**This editorial ran in the Tuesday, Jan. 26 edition of The Saint Croix Courier
Well, here we are and it’s Tuesday and we have so much to unpack from this last week, we’ll be doing laundry for days.
Let’s dive in with, once again, Minister of Natural Resources and Energy Development, Mike Holland. First, the background – something I’ve touched on here in the last weeks.
Irving Oil, the real provincial government control in New Brunswick, has applied to the Energy and Utilities Board (EUB) for an increase in what they charge us, the consumer, for both home heating oil and petrol – an increase that would see some $60 million annually shift from our pockets to theirs.
Irving is crying so, so poor, you see. People aren’t driving like they used to, so we aren’t lining their pockets as deeply as we used to. And on their behalf, Holland wrote a letter to the EUB saying the decision (in Irving’s favour) should be expedited. Poor Irving is weak from lack of cash, apparently.
David Coon, leader of the provincial Green Party, called for Holland to resign – a call supported by many I’ve spoken to in the region. Kris Austin, leader of the People’s Alliance Party has called Holland out as well.
But, not only will the Blaine Higgs Conservative’s not ask Holland to resign – oh no – Higgs then doubled down and said Holland acted on behalf of the provincial government in sending the letter to the EUB and to that I simply say…what?
I don’t see Holland writing letters to support any of the businesses locally who have had to shutter, again, and are struggling to pay their basic bills.
The fact is the move is simple proof (as if we needed it) that our provincial government is effectively run by the Irving family. Maybe someone should focus on having Irving pay its fair share of taxes in New Brunswick before we allow it to take more from the pockets of New Brunswickers who are already struggling with job loss, having to close their businesses, and the economic turmoil caused by the pandemic. Once again I would call on Holland, Higgs, and Irving to read the damn room.
This segue’s quite nicely into my next topic: the small business grant recently touted as being available to small businesses in the province. Through Opportunities New Brunswick, small businesses in the province have available to them an up to $5,000 grant if they have been impacted by the Red or Orange phase of recovery between October 2020 and March 31, 2021. The application portal is expected to open in early February, and on the face of it, the grant sounds like a great boost for small businesses. There is however, a fairly significant catch. It is available only to businesses who have employees.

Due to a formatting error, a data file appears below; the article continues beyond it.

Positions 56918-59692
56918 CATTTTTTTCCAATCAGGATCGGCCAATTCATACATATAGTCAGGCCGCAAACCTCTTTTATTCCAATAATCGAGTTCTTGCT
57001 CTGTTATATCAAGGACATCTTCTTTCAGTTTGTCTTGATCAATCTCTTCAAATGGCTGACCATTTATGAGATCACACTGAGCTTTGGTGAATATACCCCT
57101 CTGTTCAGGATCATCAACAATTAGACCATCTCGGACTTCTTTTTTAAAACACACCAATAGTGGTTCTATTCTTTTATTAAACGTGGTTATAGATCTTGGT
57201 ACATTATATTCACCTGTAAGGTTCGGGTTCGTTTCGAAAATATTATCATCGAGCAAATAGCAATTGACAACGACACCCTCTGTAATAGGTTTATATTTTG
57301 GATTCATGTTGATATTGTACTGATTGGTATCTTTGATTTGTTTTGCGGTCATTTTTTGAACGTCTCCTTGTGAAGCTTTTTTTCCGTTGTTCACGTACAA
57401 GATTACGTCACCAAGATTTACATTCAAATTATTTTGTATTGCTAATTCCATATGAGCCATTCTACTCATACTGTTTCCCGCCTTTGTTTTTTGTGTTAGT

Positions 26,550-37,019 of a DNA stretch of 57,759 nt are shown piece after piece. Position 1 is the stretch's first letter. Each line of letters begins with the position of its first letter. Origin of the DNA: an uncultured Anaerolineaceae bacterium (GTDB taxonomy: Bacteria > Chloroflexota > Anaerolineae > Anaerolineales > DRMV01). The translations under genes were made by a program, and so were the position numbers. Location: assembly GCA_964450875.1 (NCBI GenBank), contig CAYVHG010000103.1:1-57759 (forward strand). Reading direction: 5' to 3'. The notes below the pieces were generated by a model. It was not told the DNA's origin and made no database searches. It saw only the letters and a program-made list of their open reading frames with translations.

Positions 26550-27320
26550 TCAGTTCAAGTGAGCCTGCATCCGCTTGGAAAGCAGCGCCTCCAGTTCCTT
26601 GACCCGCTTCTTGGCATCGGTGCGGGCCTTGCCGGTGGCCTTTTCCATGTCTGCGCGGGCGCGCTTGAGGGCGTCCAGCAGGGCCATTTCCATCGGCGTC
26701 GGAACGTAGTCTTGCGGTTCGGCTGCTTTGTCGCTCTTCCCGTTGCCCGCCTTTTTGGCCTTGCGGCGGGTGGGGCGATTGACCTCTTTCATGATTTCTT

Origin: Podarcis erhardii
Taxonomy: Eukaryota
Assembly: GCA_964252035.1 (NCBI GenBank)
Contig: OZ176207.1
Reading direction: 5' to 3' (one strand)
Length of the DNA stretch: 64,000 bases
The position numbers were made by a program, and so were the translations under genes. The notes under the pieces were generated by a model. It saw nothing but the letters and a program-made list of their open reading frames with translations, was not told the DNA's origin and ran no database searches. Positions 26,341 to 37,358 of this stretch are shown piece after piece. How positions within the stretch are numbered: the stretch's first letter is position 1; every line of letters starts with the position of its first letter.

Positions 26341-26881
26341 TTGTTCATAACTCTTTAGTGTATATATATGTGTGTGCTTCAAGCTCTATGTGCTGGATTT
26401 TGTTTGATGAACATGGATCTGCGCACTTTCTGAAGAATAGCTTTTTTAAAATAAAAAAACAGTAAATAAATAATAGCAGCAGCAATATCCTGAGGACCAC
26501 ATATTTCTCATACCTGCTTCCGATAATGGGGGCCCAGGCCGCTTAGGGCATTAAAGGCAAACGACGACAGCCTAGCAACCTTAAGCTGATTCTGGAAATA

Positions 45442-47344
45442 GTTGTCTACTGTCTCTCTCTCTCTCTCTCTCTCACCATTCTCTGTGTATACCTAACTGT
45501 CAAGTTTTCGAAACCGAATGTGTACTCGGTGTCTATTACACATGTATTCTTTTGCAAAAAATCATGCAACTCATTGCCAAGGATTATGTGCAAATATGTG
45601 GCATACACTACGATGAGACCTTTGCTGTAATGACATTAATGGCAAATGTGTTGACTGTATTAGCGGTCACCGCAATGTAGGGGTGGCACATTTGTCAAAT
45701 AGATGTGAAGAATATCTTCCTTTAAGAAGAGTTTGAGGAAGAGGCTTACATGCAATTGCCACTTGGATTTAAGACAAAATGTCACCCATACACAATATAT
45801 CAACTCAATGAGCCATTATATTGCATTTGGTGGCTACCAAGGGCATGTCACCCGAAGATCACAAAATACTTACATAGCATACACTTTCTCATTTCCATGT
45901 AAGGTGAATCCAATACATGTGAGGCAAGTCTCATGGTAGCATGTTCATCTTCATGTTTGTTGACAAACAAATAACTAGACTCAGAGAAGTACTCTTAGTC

And again, to that I simply say…what? Sitting here right now I can think of ten businesses just between St. Stephen and Saint Andrews that A) were absolutely impacted by the Red and/or Orange phase, and B) do not have employees. Some don’t have employees because the Orange and Red phases (the apparent reason behind the grant) have not allowed said businesses to afford taking on or maintaining employees.
How out of the loop is this government? Oh, wait…I get it. Offer a grant to help small business but add a caveat that precludes many of the most hard hit small businesses to be eligible for said grant. Government looks like it’s trying…check, but doesn’t *actually* have to give out money…check.
Now I get it.
Moving swiftly on, as time and tide wait for no one and it’s print day, and I have limited space at my disposal, my final segue comes as we shift from discussing the small business grant that many can’t get to a new program which offers funds to recreation centres in the province who develop plans and ideas to become more inclusionary (see page 8). And while I’m all for being inclusionary, who wouldn’t be, to this once again I simply say…what?
Money being put on the table to encourage recreation centres to be more inclusionary during a pandemic where most recreation centres are barely able to keep their doors open at all? How about the province offer to help with that?
I feel secure in saying there is not a recreation centre in the province that is not badly hemorrhaging funds as they have not been able to host any of the type or level of activity and events they require just to pay the bills. My guess is municipalities across the province have had to do exactly what our local rec centres have had to do – shift money from general operating funds to cover the costs of even keeping the lights on in these facilities.
The rink in Blacks Harbour has had to make the decision to simply remove the ice based on the cost of maintaining it vs. the ability of the Patrick Connors Arena to drum up business and money – and that’s just one example. The village looked at the costs, the time left in the season and had to sadly choose to end now. The limits imposed by the provincial recovery levels mean the facility simply cannot support itself.
I can assure our great provincial leaders every facility in the province is currently as inclusionary as it can be. It will joyfully open its doors to any and all comers…if the provincial regulations under the Red and Orange – even the Yellow – phases would allow them to.
It’s easy for the government to offer money all the while creating parameters that mean they’ll not have to give much of that money away. They look good in the offing, but don’t actually have to hurt their own bottom line.
Maybe the Irving’s could help fund the…oh, yeah, right…never mind.